Eight years ago Seth Bae and his family moved from Korea to Los Angeles. After arriving in his new home he began working to learn the English language. “I knew the alphabet and a few words. That was it.”
Fast-forward to Tuesday night and the December graduation ceremony in Storer Auditorium at Onondaga Community College. Bae (pronounced BAY), who will be attending Harvard University in the spring, was the student speaker and told his classmates they could accomplish whatever they wanted. “Your pattern overrides your potential. You are here today because for the past two years, you committed yourself to what you believed in and dedicated your time and effort. I want to encourage everyone to continuously practice that pattern you devoted yourself to here at OCC. Don’t let your present circumstances define your destiny and don’t let your doubts stop you from moving forward.”
Bae has lived that very message. When his family arrived in southern California he was 16 years old. He was placed in English as Second Language class and struggled in school. “I knew I wasn’t ready to do well in college. I thought it made more sense to go in a different direction.” After graduating from Fairfax High School in Los Angeles in 2013, Bae joined the United States Army. While stationed at Fort Drum about 90 miles north of the OCC campus, Bae drove to Central New York weekly to worship at the Korean Church of Syracuse. He liked the people he met there, enjoyed the area and decided to move closer to Syracuse after he was discharged.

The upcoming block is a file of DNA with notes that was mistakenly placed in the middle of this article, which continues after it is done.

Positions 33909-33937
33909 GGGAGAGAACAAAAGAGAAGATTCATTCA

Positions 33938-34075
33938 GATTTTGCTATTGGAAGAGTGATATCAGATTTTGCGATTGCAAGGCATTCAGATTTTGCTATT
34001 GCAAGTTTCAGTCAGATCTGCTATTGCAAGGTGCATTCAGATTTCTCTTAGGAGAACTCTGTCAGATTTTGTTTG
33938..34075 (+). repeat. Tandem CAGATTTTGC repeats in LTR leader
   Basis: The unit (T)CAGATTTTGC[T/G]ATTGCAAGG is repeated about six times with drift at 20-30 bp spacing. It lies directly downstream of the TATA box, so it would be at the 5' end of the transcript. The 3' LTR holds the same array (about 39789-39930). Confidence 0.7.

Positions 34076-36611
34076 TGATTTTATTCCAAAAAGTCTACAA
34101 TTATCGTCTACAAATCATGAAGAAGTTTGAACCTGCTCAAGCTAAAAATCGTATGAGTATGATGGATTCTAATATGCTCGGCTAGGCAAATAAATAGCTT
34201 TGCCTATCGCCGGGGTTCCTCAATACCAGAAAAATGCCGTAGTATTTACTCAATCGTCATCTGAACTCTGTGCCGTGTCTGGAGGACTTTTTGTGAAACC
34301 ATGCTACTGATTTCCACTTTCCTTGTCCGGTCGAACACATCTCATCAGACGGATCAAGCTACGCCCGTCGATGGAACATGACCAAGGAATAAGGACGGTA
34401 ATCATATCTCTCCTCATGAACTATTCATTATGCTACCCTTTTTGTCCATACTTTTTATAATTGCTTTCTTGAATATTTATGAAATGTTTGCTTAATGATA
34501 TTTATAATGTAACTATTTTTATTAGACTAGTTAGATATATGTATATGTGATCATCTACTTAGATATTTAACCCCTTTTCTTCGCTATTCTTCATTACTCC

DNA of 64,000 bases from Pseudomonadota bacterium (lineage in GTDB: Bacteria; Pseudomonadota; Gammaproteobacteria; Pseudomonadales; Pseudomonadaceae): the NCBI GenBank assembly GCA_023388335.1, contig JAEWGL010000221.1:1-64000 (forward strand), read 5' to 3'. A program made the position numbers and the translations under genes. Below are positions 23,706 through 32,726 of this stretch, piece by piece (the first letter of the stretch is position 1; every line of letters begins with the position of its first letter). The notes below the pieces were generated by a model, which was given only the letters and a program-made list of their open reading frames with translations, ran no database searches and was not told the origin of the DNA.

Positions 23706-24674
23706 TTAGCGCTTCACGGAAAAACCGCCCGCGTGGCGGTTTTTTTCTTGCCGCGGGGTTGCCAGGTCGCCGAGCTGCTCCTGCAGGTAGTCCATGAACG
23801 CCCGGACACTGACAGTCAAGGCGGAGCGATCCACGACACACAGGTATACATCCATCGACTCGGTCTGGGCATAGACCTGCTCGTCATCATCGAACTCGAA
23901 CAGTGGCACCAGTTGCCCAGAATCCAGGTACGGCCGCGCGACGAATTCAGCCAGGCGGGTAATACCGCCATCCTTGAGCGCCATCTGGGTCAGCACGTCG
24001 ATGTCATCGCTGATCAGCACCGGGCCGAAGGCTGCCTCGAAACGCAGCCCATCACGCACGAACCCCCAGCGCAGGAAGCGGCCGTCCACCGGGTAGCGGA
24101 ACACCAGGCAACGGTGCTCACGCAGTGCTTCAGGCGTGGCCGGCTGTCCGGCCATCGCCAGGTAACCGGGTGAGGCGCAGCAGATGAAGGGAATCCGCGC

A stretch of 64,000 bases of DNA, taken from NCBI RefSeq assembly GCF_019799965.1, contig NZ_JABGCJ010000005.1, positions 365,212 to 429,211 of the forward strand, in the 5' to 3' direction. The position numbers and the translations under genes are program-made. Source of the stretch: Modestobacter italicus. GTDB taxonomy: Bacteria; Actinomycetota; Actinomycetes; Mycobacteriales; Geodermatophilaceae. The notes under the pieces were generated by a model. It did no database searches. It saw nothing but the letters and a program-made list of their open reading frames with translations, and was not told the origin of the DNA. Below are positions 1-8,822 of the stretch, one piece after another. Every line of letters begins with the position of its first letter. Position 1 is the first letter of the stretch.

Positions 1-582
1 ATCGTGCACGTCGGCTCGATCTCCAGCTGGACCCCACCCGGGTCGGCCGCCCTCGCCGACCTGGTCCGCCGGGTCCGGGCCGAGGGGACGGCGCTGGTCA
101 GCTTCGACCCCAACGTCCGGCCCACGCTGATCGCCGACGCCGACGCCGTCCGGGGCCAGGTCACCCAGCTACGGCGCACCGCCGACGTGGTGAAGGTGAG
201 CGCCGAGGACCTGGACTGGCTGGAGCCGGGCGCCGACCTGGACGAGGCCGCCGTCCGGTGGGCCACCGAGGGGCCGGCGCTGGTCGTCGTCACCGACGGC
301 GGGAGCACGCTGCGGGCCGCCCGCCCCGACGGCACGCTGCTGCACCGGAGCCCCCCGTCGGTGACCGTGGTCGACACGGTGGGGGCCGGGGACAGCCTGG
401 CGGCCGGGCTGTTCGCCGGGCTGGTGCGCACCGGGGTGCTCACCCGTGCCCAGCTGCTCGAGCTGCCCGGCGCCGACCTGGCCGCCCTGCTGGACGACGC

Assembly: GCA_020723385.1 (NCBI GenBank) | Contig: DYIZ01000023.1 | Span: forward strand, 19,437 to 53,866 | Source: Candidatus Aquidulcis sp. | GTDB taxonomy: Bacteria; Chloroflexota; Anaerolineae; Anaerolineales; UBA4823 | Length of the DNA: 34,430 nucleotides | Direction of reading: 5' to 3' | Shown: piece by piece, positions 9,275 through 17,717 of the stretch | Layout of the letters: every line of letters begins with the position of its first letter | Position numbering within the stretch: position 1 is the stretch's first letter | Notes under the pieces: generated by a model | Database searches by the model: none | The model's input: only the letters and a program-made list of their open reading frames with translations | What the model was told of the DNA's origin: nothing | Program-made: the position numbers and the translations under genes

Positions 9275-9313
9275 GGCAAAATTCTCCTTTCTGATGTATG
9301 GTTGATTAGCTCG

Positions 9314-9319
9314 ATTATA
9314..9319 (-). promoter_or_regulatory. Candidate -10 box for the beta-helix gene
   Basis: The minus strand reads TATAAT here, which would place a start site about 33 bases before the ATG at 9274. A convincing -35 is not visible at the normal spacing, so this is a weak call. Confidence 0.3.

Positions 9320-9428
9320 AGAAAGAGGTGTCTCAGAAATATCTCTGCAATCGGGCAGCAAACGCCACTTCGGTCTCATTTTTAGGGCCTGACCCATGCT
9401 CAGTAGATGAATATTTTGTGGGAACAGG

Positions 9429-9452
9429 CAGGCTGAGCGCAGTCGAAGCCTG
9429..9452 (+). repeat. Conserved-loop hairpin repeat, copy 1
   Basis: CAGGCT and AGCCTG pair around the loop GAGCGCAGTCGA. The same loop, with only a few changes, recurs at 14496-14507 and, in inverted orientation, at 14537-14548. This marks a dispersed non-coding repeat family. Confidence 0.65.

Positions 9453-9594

Bae started taking classes at OCC in the summer of 2017 and majored in General Studies – Liberal Arts & Sciences. As his English skills improved he became more immersed in campus life. He was Student Association Vice-President of Media, a VA Work Study student in the Student Veterans’ office, a Peer Connector in the Advising Center and a First Year Experience Mentor. He was also a Social Media Reporter, blog contributor for OCC’s website and presented a TED Talk on healthy communication, sharing wisdom on how people can better understand each other and manage disagreements or conflicts. In the classroom he owned a perfect 4.0 grade point average which earned him membership in the college’s chapter of international honor society Phi Theta Kappa.
Next month Bae will be a visiting student at Harvard University. In the fall he plans to transfer to Yale University. His goal is to work for the United States government in some capacity. Language is his specialty. Bae speaks Korean and English fluently and is learning Chinese and Spanish. Everything came together for him at OCC and for that he is thankful. “OCC is a great transition for wherever you want to go. It was life changing for me here. I’m really grateful for how things worked out. My message is that hard work really pays off. ”